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Revenue down, but net income up for Las Vegas Motor Speedway parent

Speedway Motorsports Inc., parent of Las Vegas Motor Speedway, suffered another quarter of decreasing revenues as the North Carolina racetrack company this week reported 2013 third-quarter total revenues that were nearly $5 million less than the revenues for the same three-month period in 2012.

However, Speedway Motorsports reported that net income was $12.3 million, or $0.30 per diluted share, this year compared with $11 million, or $0.26 per diluted share, in 2012.

Speedway Motorsports reported total revenues of $137.5 million for the quarter ending Sept. 30, compared with $142.3 million for the same period last year, according to SMI’s earnings report released Wednesday.

Event admission revenues decreased by $3.2 million, or 9 percent, during the third quarter from the same period last year, the company reported.

Event-related revenues also decreased, dropping by about $2.6 million, or about 6.5 percent, for the same period, according to the earnings report.

The company, which owns eight NASCAR tracks, reported total revenues of $398.5 million for 2013, down nearly $10 million from the $408.1 million in total revenues for the same period last year.

The dropping revenues for Speedway Motorsports are part of a trend for the company, which has its headquarters at Charlotte Motor Speedway.

Revenues, including ticket sales, have dropped annually for five years.

Speedway Motorsports did score two wins during the third quarter.

The company announced plans to turn Bristol Motor Speedway in Tennessee into the world’s biggest football stadium for a Sept. 10, 2016, matchup between Tennessee and Virginia Tech.

In addition, SMI President and Chief Operating Officer Marcus Smith said during a conference call with analysts that the company will benefit from a new 10-year NASCAR broadcasting media and digital rights agreement with NBC Sports Group and Fox Sports.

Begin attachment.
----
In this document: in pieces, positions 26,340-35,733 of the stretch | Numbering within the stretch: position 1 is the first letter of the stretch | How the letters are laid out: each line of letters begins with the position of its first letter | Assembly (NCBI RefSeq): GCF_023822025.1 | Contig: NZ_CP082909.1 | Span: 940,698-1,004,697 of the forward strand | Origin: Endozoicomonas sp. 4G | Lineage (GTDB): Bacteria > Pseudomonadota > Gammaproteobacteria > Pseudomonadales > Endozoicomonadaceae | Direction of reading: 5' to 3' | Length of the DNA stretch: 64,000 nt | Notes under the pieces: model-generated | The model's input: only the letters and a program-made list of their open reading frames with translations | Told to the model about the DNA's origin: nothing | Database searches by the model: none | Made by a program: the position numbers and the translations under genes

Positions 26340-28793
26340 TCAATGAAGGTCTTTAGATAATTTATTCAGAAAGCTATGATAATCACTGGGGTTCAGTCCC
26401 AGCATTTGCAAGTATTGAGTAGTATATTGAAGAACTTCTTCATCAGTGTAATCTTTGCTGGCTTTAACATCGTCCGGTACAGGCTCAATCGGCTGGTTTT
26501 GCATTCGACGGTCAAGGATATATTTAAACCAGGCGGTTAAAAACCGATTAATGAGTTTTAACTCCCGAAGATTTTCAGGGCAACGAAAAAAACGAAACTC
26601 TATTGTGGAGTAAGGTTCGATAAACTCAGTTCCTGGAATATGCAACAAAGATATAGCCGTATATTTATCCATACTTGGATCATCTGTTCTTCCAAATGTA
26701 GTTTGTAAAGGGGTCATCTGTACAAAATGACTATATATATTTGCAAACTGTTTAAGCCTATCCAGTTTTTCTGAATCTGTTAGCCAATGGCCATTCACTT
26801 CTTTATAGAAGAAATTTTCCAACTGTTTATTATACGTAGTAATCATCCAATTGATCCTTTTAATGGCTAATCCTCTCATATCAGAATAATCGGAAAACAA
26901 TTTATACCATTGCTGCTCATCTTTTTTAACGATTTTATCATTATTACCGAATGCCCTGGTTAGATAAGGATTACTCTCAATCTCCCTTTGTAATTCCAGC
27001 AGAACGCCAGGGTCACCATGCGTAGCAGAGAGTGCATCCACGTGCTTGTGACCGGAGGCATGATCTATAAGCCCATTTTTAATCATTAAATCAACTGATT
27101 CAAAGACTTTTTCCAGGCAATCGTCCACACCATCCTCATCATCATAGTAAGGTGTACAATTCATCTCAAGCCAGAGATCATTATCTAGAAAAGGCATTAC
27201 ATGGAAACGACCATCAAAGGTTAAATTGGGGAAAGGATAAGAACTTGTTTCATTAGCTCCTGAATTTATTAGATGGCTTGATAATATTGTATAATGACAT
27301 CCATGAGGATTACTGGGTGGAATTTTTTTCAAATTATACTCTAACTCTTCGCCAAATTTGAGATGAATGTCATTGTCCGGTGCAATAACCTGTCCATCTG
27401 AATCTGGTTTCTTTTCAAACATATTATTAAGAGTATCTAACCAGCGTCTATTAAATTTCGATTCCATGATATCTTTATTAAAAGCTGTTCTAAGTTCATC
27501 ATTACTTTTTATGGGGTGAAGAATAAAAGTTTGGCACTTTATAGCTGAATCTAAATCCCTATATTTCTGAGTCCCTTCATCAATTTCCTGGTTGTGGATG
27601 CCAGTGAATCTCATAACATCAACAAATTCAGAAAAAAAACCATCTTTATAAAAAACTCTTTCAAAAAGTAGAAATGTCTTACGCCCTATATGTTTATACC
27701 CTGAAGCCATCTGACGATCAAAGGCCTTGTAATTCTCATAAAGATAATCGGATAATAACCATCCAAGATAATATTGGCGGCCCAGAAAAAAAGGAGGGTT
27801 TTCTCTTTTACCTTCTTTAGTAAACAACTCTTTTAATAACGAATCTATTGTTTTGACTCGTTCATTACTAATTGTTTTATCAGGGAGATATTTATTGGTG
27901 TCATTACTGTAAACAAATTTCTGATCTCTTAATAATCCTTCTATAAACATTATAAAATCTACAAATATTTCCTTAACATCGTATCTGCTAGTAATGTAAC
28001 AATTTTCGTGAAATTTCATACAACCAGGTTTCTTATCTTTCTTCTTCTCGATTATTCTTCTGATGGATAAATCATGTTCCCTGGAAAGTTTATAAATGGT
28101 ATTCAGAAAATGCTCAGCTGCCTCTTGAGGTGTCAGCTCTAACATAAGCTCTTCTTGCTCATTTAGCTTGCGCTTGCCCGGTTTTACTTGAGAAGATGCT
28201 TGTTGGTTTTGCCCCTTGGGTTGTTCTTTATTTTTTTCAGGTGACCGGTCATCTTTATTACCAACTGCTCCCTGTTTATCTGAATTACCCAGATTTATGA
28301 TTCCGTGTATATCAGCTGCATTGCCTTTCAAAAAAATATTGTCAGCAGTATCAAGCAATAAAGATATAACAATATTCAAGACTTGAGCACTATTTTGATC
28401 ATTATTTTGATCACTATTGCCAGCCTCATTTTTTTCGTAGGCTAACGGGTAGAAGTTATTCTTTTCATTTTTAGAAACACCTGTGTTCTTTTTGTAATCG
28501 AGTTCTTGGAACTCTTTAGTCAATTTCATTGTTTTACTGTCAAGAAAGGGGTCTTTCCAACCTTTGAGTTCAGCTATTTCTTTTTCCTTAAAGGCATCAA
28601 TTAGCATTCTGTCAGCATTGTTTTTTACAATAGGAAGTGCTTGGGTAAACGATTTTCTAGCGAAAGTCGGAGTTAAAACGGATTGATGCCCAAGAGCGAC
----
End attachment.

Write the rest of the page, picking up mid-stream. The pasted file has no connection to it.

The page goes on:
“Financial terms are yet to be disclosed, but industry sources estimate the value of the total contract over 10 years to be over $8.2 billion,” Smith told analysts, according to the conference call transcript posted on seekingalpha.com.

During the call, analyst Barry Lucas of Rye, N.Y.-based Gabelli &Co. asked why racetrack attendance numbers are remaining flat or decreasing when the economy is showing modest improvements.

Bill Brooks, chief financial officer, responded, in part: “My view is that live entertainment events are at rest right now because people are conservative and they can consume the product in alternate medias without having to incur the time and expense with actually attending, and that’s not sporting events but it’s a lot of concerts or theater or musical productions.”

Smith also responded, according to the transcript: “I think when you look at anything where you buy tickets to go to an event no matter what sport it is or entertainment venue, it’s soft, and I think where we have a direct communication with the consumers out there and we’re selling more tickets then would fit in most venues for every weekend, but Main Street America are not seeing a huge improvement right now and there is a whole lot of uncertainty … around health care and whatnot.”

Contact Alan Snel at asnel@reviewjournal. com or 702-387-5273. Follow @BicycleManSnel on Twitter.

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